Articles 14, 19, and 21 imply that the right to apply for bail is an individual right: Supreme Court of the United States

The Supreme Court has ruled that the right to apply for bail is an individual right implicit in Articles 14, 19 and 21 of the Constitution, and that blanket orders issued by a single judge of the Rajasthan High Court to not list applications for bail and suspension of sentence as urgent matters during the lockdown are unconstitutional.

Individuals’ Fundamental Rights would be suspended, and those seeking liberty would be unable to request for bail, according to the Court.

The observations were made by a bench consisting of Justices L Nageswara Rao and Aniruddha Bose while delivering the judgement in special leave petitions filed against orders of the Rajasthan High Court directing the Registry not to list bails, appeals, applications for suspension of sentence in appeals, and revisions as extreme urgent matters. A directive issued by the single bench this year to the Registry not to list applications for anticipatory bail in offences with maximum sentences of up to three years during the Court’s summer vacation was also challenged.

The Rajasthan High Court itself challenged these orders in the Supreme Court. The Supreme Court stated, “Such an order also has the effect of temporarily overriding legislative restrictions.” While noting that the High Court issued the blanket order without following the legal procedure, the Bench also noted that the blanket order prohibiting the listing of bail applications or applications for sentence suspension in appeals also violates the right to personal liberty of incarcerated people.

“Such a privilege has been taken away by judicial order, without conformity with statutory procedure, which in our constitutional jurisprudence is analogous to the “due process” dictum,” the Bench wrote. “The freedom to seek for bail is an individual right enshrined in Articles 14, 19, and 21 of the Constitution,” Justice Bose wrote in his decision. The Court further noted that Sections 439, 438, and 389 of the 1973 Criminal Procedure Code recognise the right of an accused, an undertrial prisoner, or a convicted person awaiting an appellate court’s verdict to request bail on suspension of punishment.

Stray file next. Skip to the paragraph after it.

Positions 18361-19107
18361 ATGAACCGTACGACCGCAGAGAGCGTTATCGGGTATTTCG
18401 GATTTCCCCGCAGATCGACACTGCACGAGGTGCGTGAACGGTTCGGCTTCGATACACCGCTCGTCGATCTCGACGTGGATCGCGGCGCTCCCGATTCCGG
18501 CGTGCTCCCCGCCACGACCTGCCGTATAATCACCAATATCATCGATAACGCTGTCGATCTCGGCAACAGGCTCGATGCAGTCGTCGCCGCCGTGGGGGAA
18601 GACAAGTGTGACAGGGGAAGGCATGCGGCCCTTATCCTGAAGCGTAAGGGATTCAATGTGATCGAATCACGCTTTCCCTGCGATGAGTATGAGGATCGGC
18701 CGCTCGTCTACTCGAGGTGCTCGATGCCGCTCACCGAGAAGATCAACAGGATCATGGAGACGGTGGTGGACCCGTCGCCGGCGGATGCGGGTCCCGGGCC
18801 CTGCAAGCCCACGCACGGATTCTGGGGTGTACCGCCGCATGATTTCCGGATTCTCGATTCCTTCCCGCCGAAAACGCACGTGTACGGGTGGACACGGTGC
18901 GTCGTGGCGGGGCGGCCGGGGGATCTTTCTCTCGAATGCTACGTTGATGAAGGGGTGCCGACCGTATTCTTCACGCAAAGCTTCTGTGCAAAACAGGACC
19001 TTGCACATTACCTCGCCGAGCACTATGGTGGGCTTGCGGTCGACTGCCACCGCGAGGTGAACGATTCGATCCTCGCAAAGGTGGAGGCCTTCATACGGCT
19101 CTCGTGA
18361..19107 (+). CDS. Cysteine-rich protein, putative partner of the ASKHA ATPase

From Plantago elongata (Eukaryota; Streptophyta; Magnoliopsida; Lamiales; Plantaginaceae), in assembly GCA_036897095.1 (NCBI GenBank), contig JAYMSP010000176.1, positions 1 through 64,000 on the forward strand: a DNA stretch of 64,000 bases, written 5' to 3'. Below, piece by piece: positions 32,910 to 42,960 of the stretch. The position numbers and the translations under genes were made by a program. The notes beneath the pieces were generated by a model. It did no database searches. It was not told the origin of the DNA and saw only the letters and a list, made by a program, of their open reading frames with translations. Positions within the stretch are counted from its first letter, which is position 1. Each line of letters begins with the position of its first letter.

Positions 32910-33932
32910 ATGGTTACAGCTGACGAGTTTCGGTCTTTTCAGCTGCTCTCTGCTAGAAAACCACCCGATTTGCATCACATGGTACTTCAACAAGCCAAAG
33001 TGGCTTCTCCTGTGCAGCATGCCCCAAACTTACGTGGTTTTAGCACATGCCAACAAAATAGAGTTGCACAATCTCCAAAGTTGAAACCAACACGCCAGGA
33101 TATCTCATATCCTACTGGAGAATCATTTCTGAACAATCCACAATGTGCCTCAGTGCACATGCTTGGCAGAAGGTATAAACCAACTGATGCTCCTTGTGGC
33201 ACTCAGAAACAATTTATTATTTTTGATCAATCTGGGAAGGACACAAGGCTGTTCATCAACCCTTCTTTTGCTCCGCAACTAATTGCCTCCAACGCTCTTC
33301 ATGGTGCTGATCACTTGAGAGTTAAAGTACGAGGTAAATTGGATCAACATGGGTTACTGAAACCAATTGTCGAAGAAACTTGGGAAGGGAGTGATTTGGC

The Bench also deemed it unlawful for the Single Judge to make a broad conclusion that bail applications, SC/ST Act appeals, and applications for suspension of sentence in appeals and revisions could not be regarded matters of extraordinary urgency where there is complete lockdown. “Such broad orders would be antithetical to law in our adversarial adjudicatory system,” the Bench stated, “since many people would be affected by such rulings without even being aware of the proceeding.”

The Bench voiced its displeasure of both the orders of limits on arrest and the listing of bail applications made by a single bench of the High Court while pronouncing its judgement. “The directives issued had the potential to violate the constitutional and legal rights of those who could be or are arraigned in criminal action, as well as place restrictions on the investigative agencies’ power,” the Bench noted.

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